Another Mexican journalist has been gunned down. What is so depressing is that his murder took place on World Press Freedom Day. Carlos Ortega Samper, a lawyer and writer for the daily El Tiempo de Durango, was known for his critical reporting on local government corruption and had reportedly been threatened by local officials a few days before he was killed. On 3 May, he was driving home when four unidentified men pulled him from his car and, after a heated argument, shot him three times in the head. According to PEN, just days before Ortega had criticised poor hygiene standards in a local abattoir. Then, on 2 May he claimed that that the town mayor and another local official had threatened him over the article and that he was investigating allegations of corruption by a local policeman. Chillingly, he added that these three men should be held responsible if anything happened to him.
Mexico is now one of the most dangerous places in the world to work as an investigative journalist. Sadly, Ortega’s killing is one of many brutal acts of intimidation causing a pervasive sense of fear and self-censorship amongst media workers. Governments, state agents, and local officials, may not always like what is written about them but murder is the ultimate form of censorship.
Thankfully, there is less chance of that happening to the journalists involved in a similar story gathering momentum in Romania. A recent article in the New York Times tenuously links the presence of Smithfield Foods, Inc. in Romania to the H1N1 flu. (A Mexican hog farm jointly owned by Smithfield, in La Gloria, Veracruz, was at the centre of a recent investigation into the possible link between pigs and the new strain of influenza in humans).
The Romanians are understandably miffed at intimations that the flu pandemic may have originated in their country. Initially the Mexican press, and some officials suggested, that an Asian source was the most likely culprit for what was originally referred to as the swine flu virus. Following the piece in the New York Times, the finger of blame is now pointing towards Eastern Europe. Smithfield’s controversial pig factories are currently the biggest producer of pork in Romania. According to the New York Times: ‘swine fever swept through three Romanian hog compounds in 2007, two of which were operating without permits. Some 67,000 hogs died or were destroyed, with infected and healthy pigs shot to stanch the spread.’ This article, together with Romanian news reports, seems to have sent government officials into over-drive.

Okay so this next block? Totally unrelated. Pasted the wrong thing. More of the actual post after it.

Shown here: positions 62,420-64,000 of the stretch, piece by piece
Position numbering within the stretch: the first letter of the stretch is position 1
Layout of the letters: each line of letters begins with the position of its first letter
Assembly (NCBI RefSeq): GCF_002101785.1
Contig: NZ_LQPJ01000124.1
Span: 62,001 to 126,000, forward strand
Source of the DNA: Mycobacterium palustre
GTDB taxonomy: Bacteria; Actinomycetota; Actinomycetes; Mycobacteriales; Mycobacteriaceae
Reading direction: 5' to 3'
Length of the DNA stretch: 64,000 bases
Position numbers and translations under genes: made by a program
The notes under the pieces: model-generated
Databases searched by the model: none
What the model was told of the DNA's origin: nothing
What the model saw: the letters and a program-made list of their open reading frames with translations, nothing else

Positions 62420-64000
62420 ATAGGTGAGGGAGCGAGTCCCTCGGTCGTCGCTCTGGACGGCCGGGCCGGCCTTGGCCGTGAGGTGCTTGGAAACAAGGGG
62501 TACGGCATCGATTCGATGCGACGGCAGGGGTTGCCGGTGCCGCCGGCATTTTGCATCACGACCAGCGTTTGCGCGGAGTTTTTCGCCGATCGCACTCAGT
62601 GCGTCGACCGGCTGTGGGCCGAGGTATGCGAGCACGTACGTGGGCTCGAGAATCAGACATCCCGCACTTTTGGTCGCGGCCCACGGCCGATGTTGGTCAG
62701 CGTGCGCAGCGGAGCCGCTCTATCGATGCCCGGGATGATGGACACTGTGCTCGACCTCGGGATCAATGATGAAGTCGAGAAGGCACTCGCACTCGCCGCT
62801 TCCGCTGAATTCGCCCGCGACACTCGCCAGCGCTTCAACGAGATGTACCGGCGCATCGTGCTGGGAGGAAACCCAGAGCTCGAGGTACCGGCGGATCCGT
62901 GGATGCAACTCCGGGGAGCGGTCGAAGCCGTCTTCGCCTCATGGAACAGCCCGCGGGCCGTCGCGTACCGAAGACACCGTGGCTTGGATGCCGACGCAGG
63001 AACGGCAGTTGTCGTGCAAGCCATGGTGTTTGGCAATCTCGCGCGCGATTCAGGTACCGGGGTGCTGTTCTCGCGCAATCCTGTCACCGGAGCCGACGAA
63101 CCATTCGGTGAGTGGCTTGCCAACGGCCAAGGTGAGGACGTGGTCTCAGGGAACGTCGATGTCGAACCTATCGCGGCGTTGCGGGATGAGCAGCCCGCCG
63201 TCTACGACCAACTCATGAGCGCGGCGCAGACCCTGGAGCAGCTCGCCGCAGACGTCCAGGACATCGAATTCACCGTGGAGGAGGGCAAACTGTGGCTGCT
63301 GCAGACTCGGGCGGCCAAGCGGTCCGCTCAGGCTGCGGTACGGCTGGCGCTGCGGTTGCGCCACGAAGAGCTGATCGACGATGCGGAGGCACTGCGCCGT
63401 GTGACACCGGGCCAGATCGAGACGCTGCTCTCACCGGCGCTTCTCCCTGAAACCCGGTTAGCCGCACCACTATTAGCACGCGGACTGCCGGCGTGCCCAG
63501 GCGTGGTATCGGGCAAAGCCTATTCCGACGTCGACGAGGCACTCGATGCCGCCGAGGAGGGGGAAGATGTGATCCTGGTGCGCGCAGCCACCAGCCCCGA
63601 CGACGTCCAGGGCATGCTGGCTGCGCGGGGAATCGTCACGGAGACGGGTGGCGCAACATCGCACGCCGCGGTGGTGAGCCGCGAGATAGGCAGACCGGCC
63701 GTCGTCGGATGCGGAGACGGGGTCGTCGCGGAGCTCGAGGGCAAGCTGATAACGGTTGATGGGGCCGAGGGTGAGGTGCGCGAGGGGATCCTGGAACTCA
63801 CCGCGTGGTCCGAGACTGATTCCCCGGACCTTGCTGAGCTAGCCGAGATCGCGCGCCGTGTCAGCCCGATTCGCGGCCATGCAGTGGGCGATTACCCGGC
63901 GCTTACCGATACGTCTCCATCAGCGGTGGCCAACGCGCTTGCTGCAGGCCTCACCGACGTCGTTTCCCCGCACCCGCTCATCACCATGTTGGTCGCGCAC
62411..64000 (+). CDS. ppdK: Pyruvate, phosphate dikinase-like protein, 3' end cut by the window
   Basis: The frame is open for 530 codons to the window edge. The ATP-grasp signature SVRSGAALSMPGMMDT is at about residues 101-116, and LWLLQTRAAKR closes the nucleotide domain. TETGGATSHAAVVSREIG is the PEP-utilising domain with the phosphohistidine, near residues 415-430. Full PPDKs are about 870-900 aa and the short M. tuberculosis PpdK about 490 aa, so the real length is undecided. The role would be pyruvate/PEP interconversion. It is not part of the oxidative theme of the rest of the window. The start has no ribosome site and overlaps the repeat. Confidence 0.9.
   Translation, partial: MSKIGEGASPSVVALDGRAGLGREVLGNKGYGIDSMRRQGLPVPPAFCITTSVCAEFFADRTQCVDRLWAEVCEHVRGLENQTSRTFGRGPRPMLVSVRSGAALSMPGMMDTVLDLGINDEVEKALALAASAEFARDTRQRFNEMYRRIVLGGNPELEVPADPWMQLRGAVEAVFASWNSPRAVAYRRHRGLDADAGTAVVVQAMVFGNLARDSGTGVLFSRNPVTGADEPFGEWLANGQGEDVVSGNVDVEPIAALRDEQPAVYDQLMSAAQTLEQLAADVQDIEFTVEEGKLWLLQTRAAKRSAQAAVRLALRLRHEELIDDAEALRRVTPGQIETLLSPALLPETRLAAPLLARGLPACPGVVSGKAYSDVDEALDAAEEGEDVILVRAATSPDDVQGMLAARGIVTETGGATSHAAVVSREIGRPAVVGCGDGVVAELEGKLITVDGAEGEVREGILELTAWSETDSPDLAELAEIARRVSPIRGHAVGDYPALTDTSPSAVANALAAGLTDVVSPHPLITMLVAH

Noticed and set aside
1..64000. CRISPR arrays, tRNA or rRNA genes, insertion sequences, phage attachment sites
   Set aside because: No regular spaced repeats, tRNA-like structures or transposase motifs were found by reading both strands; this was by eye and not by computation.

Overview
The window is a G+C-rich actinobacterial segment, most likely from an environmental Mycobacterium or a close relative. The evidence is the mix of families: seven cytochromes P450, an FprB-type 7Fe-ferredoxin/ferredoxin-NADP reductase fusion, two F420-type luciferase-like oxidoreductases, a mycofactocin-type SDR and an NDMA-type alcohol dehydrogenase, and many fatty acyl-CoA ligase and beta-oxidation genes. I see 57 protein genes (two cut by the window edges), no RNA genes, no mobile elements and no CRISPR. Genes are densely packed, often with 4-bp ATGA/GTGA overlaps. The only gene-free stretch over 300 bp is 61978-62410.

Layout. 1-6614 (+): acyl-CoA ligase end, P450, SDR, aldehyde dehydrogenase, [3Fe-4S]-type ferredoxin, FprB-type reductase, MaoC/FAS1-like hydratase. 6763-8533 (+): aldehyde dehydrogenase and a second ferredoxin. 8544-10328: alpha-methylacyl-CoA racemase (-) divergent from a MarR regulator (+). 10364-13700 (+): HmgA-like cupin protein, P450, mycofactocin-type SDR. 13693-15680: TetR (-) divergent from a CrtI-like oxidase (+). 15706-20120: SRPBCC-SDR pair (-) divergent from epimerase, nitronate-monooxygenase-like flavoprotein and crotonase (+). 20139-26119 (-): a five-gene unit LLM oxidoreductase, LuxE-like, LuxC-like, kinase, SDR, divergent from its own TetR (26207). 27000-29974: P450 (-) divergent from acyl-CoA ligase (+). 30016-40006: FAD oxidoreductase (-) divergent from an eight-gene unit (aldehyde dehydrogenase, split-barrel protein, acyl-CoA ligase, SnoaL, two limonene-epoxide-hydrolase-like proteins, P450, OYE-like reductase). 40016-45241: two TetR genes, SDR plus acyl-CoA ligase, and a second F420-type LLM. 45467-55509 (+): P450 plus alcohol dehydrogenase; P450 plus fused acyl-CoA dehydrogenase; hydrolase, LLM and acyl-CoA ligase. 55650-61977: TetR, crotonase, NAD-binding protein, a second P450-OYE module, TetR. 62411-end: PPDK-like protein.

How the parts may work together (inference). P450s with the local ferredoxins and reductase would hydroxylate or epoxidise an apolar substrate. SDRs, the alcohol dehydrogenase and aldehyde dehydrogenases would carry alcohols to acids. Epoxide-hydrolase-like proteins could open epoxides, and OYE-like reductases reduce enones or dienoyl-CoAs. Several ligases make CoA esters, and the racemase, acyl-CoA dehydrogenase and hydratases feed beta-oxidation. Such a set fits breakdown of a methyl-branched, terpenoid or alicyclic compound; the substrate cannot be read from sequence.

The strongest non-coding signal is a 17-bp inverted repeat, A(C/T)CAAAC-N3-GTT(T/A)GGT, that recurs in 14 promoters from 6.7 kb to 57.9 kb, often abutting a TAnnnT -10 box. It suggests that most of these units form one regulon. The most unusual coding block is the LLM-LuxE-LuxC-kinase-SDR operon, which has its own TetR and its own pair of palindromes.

As you may have guessed from my name, I have a familial link with the country. I know, from personal experience, how much Romanians like their meat and, where the faint-hearted might blanch, they tend to relish cooking and eating every single part of an animal. I can imagine how the opportunity for a seemingly endless supply of cheap pork and salami would have been too mouth-watering for them to pass by; they would have welcomed Smithfield with open arms. Judging by the New York Times piece, though, they are now suffering the consequences of selling their souls to one of the giants of American agribusiness.
The plot thickens, but for those convinced that the US pork producer is in some way responsible for the spread of swine flu to humans, this will add grist to the mill. In addition, I suspect that there will be scenes of mayhem in Romanian ministries for some days to come. Hopefully, other than the possibility of positive change for the pigs and local communities, that’s all this expose of pig farms and ‘manure lagoons’, will provoke.
In Mexico, a journalist can get killed for writing about poor hygiene standards in a local abattoir. Romania has its fair share of problems regarding freedom of expression* but thankfully shooting the messenger isn’t one of them. Probably the worst that journalists writing about poor hygiene in Romania’s pig farms can expect is some gentle admonishment from the health minister. He has taken pains to point out that ‘not accidentally the owner of New York Times is a Mexican cement giant, who took over this newspaper three months ago’. This is a sly dig at Mexico’s wealthiest businessman, Carlos Slim, and his 10% stake in the newspaper.
*On 11 June 2008, the Constitutional Court of Romania rejected a measure that would have required broadcasters to air “good news”. God knows who proposed this incredible legislation, but the idea was that television and radio stations would be required to devote at least 50% of their news output to positive stories.